Son (9 years old): Blank stare wondering how long this 'conversation' will last and he can resume watching game videos on YouTube.
The first time I did, my sons retort was to ask if we had electricity.
Prolly because the turns were programmed in minutes, not degrees. If you asked for 90, you would get one and a half full rotations :D
edit: I stand corrected. The repeat command could be told how many of the previous steps to loop. But it only looped once. I guess 8-year-old me should have read the manual.
The simple game mechanics of those old games meant you didn't need to care about the subject matter of the game all that much. I even used to play some text based game about managing a football team quite a bit even though I had no interest in football and no interest in the teams back then, because it was a decent resource optimisation game, and the setting was secondary.
I can see how people who do care about the game and the teams can enjoy the modern ones, though, but they're just entirely different categories of games.
And I had that robotic arm from Radio Shack as well! So cool!
I bought the Big Track re-issue a few years ago. It is quite nice, but they did not make the trailer option. Also bought the re-issue Mattel football.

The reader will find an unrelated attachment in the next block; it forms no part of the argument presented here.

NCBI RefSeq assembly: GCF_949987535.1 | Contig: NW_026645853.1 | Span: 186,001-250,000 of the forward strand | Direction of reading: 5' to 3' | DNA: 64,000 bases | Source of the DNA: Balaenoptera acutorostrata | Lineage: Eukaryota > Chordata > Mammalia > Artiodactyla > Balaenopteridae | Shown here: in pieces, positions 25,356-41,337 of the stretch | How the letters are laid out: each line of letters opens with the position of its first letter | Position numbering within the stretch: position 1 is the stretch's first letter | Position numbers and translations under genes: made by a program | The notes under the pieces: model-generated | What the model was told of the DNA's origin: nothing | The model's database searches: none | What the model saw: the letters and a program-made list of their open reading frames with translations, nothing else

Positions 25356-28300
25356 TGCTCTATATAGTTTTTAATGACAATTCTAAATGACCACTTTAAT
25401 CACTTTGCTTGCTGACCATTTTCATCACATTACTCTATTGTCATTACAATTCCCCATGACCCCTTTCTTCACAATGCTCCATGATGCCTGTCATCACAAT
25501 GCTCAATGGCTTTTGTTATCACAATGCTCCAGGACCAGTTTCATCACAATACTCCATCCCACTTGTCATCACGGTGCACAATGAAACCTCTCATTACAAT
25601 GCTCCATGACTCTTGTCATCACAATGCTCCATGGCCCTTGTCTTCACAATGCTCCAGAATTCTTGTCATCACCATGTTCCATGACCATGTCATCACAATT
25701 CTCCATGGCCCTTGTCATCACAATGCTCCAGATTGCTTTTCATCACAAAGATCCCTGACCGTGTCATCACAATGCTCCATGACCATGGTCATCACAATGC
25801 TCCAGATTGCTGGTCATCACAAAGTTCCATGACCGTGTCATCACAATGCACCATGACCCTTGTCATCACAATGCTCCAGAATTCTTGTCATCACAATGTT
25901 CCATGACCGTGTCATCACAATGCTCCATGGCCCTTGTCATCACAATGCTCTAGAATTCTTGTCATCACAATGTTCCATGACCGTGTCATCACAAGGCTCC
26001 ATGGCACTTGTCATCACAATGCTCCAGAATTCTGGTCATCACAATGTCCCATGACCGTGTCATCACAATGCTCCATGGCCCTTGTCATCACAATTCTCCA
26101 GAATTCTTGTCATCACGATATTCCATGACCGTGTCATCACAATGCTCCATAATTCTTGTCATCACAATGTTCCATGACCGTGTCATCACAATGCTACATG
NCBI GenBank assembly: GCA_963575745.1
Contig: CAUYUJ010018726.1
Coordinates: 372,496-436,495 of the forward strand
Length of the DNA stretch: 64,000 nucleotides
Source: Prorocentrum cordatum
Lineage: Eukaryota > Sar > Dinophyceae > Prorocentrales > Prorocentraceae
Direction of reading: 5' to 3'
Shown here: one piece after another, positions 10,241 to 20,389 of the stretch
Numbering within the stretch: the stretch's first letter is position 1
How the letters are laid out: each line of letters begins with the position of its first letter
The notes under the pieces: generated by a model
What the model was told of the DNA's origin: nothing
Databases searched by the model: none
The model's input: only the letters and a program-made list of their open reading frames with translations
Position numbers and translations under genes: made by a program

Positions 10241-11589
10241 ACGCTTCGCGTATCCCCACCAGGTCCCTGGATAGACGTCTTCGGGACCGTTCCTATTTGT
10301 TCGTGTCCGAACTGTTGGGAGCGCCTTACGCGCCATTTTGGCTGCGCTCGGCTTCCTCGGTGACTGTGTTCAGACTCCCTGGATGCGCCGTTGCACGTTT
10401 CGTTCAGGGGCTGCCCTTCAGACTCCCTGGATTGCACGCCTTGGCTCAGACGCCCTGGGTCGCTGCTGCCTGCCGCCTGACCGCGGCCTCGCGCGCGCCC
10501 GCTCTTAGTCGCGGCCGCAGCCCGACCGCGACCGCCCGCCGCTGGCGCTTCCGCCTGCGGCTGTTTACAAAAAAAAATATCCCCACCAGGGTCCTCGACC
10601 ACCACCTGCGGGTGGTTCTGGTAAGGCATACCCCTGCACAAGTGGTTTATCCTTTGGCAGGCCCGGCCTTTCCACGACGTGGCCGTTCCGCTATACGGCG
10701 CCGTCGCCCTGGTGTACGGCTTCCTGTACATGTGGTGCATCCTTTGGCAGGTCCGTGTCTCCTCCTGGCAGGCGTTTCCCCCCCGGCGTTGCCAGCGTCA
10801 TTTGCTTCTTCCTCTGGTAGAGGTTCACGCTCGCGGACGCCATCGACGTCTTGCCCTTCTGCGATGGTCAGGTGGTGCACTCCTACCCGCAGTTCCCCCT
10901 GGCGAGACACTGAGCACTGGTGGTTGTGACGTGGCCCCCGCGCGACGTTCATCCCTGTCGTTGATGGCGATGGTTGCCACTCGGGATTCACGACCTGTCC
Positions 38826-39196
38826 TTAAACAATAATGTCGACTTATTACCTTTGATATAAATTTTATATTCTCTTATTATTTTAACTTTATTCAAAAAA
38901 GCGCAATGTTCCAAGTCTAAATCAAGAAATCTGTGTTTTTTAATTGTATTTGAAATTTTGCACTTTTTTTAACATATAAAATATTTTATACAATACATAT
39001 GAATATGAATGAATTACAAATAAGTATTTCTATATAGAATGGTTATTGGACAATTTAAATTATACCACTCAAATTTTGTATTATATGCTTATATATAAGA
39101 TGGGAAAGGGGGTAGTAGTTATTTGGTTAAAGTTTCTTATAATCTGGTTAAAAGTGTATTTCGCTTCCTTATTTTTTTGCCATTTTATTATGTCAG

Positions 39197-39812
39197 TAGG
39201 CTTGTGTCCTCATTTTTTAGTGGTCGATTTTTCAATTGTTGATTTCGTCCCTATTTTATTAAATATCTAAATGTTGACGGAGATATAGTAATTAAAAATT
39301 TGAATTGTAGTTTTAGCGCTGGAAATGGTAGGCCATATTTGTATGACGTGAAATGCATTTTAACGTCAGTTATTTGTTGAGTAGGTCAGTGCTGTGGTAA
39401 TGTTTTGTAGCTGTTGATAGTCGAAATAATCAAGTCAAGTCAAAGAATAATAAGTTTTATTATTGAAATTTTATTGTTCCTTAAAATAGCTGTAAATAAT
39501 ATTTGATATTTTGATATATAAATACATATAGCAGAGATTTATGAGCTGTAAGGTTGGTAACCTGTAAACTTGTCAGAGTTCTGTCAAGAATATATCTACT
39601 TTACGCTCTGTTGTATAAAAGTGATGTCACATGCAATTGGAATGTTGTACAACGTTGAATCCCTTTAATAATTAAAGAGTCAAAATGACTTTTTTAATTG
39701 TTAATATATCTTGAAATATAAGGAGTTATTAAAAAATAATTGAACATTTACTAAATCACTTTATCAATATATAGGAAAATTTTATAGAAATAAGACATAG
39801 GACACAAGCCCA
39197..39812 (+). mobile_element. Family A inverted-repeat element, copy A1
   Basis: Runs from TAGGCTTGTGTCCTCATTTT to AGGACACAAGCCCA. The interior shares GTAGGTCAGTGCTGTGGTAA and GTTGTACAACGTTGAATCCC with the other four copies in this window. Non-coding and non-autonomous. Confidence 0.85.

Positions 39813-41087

I also had an Armatron, and took it apart. All the gears dumped out, learned allot putting it back together.
I did have the Intellivision, and later decked it out with accessories when they were dirt cheap.
Had a Little Professor, but it was yellow. I don’t remember the Little Genius.
There's tons of software and projects out there to expand it, and that website has links to a lot of them.
ARRL Antenna Compendium for the layman.
Antenna Theory and Design by Stutzman and Theile for a textbook. Books by Constantin Balanis or John Krauss are good too.
Modern Antenna Design by Milligan for a practicing engineer reference book.
Understating Digital Signal Processing by Richard Lyons is a excellent as it has theory and practicality.
Discrete-time Signal Processing by Oppenheim and Schafer for a textbook.
I don't know what would be a practicing reference book as I'm a hardware guy.
Digital Communications by Sklar for a textbook.
SDR covers such a broad area, you need a little of everything. RF hardware, DSP, FPGA/HDL, comms theory, python/C++ programming
This looks really good, but I have never read it:
I keep notes here for when you want to build GR from source (though I have not used GR 3.8 yet):